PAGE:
When Ryan Craig, a Philadelphia firefighter and veteran, went to work July 1, he was prepared to leave the firehouse for an emergency. But he was not expecting an emergency to come running through the station door.
"This dog just comes running underneath the engines' doors," Craig said. "We saw she was completely lacerated, oozing maggots."
Craig said he and his fellow firemen coaxed the gray pit bull out of its hiding spot beneath the captain's desk and immediately contacted animal control.
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The Animal Care and Control Team of Philadelphia took the dog in, but the shelter was at full capacity, he said. And the agency holds strays for just 48 hours. If an owner doesn't come forward during that time, the dogs are either put up for adoption or – in some cases – put down, according to shelter policy.
Shelter workers said the approximately 3-year-old pup -- coined Guinevere by animal control, or Gwen, by Craig -- was hung by a steel cable that was wrapped around her neck. They also told Craig the injured pit bull, who had been through the animal control system previously, was unlikely to be adopted.
The dog's situation weighed on Craig, who has a dog and two cats with his fiancée. He said he had two choices: help Gwen or let her be euthanized.
“I wanted to get this dog out of animal control, but [she was] going to require some expensive surgery,” Craig said.
So later that night, he created a GoFundMe page for Gwen’s surgery and shared it on social media.
Four hours after the page went live, dog-lovers had already donated $1,000. By the next morning, the entire $2,200 needed had been raised.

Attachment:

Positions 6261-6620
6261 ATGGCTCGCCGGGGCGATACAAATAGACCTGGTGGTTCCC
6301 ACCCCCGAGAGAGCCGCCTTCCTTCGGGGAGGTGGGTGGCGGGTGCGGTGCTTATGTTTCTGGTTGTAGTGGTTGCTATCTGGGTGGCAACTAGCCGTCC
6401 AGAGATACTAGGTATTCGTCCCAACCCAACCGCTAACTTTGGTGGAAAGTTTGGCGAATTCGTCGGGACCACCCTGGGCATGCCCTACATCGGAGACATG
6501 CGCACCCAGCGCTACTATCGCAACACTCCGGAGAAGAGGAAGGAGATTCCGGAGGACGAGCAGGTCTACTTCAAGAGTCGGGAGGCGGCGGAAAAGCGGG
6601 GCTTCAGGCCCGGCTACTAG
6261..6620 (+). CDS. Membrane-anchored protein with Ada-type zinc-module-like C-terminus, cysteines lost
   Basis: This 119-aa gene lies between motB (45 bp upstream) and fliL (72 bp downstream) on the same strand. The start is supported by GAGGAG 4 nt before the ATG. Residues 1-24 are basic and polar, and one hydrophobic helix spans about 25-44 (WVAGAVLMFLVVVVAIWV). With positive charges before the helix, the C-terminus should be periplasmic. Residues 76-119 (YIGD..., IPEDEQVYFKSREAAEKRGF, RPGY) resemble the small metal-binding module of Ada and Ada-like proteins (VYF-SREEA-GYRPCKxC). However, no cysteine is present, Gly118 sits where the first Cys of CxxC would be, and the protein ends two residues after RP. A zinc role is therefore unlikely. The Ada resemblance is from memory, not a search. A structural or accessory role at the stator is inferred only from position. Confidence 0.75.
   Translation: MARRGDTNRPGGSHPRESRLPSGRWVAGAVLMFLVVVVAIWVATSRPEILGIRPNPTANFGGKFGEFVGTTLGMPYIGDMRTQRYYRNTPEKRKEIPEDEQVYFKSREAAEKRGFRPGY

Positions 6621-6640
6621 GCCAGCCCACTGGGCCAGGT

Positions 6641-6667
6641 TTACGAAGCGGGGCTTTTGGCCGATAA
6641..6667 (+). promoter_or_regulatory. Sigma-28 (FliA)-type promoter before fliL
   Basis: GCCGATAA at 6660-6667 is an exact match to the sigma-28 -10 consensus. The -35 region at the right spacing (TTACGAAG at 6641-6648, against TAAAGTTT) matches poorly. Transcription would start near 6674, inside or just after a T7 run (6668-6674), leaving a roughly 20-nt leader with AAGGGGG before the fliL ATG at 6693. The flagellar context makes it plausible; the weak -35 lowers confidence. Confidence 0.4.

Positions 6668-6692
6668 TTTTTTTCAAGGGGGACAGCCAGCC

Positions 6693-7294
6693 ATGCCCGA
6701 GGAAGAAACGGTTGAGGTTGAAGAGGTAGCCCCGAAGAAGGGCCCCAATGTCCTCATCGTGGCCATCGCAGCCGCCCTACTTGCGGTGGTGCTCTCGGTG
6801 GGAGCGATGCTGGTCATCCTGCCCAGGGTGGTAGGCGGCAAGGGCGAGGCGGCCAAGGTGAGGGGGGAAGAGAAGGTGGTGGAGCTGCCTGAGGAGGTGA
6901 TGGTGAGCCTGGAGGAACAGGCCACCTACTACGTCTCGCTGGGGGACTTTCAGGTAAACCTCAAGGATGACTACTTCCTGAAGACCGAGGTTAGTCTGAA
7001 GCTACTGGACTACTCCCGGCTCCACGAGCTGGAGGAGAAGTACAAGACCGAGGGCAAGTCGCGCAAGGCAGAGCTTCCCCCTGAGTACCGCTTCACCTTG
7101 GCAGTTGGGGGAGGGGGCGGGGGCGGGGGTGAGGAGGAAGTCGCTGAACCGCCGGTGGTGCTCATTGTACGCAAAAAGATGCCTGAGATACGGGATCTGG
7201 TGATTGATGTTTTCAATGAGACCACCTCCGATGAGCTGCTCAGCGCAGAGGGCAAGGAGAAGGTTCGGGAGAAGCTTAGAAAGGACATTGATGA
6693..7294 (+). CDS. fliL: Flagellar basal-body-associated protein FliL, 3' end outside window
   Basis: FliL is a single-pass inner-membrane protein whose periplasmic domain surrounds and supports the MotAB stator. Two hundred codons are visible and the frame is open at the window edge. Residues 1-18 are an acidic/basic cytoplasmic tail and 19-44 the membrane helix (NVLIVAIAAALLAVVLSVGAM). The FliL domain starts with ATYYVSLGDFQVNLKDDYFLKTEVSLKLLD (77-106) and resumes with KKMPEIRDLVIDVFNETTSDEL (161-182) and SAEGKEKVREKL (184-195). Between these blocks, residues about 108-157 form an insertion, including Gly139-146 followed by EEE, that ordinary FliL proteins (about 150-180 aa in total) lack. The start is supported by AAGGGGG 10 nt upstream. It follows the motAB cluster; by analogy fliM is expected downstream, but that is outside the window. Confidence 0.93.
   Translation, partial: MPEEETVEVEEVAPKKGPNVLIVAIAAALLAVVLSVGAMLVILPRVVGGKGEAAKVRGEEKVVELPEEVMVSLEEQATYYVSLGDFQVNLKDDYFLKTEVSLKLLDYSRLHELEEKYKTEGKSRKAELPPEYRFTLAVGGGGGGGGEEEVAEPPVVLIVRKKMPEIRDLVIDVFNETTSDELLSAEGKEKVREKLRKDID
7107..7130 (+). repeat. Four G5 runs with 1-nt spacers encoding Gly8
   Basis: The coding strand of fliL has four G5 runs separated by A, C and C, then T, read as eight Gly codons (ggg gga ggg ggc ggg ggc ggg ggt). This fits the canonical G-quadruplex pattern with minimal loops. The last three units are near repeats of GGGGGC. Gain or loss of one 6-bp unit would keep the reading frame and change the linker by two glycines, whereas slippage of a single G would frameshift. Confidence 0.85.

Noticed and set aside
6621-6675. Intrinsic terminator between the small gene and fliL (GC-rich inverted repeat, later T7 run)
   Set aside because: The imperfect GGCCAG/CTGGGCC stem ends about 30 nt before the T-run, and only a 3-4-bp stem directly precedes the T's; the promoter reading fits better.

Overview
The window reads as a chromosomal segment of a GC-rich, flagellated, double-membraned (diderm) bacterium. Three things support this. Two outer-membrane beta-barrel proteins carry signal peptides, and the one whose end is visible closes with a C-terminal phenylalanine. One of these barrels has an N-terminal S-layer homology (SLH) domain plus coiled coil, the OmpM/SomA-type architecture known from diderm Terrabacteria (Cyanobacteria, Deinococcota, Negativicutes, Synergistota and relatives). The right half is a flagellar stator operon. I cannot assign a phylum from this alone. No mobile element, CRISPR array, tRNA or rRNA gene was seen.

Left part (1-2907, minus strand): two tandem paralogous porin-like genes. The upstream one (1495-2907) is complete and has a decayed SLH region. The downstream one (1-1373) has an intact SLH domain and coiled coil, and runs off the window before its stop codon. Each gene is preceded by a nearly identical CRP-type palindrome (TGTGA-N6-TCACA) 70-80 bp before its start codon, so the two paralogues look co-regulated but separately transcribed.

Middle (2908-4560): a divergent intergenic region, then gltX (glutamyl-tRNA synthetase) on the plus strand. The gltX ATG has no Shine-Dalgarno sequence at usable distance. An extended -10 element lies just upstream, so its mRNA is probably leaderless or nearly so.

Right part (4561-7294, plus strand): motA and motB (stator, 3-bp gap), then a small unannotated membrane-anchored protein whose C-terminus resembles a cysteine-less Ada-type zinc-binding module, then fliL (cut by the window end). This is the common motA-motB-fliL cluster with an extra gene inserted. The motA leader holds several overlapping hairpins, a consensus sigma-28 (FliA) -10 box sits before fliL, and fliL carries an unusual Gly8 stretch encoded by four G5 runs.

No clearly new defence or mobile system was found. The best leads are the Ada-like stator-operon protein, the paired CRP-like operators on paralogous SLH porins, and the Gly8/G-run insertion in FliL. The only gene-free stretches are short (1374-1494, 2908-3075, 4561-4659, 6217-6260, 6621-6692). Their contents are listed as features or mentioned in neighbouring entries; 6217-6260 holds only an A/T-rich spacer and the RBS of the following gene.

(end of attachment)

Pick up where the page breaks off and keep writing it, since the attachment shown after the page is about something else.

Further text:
Craig said he rushed to the animal shelter to pick up Gwen and take her to his vet for surgery.
After a successful operation,Craig and his fiancée decided to foster Gwen until her wounds were healed and a permanent home was found, he said.
About three weeks after her surgery, the CEO of Dogs for Heroes heard about Gwen through social media and approached Craig. The organization rescues dogs and trains them as companion and therapy dogs for veterans suffering from post-traumatic stress disorder.
“As a combat wounded vet myself, I could think of no greater calling for her than to help a disabled veteran,” Craig said.
Craig and his fiancée took the 18-hour round trip drive to North Carolina to meet Gwen’s new trainers halfway. The husband, who is also a firefighter, and wife from Florida are professionally trained to rehabilitate dogs.
“It’s all gone full circle,” he said.
When Gwen passes training, she will be paired with a disabled combat veteran.
“It’s a good happy ending for her,” Craig said. “It’s about as fairy tale as you can get.”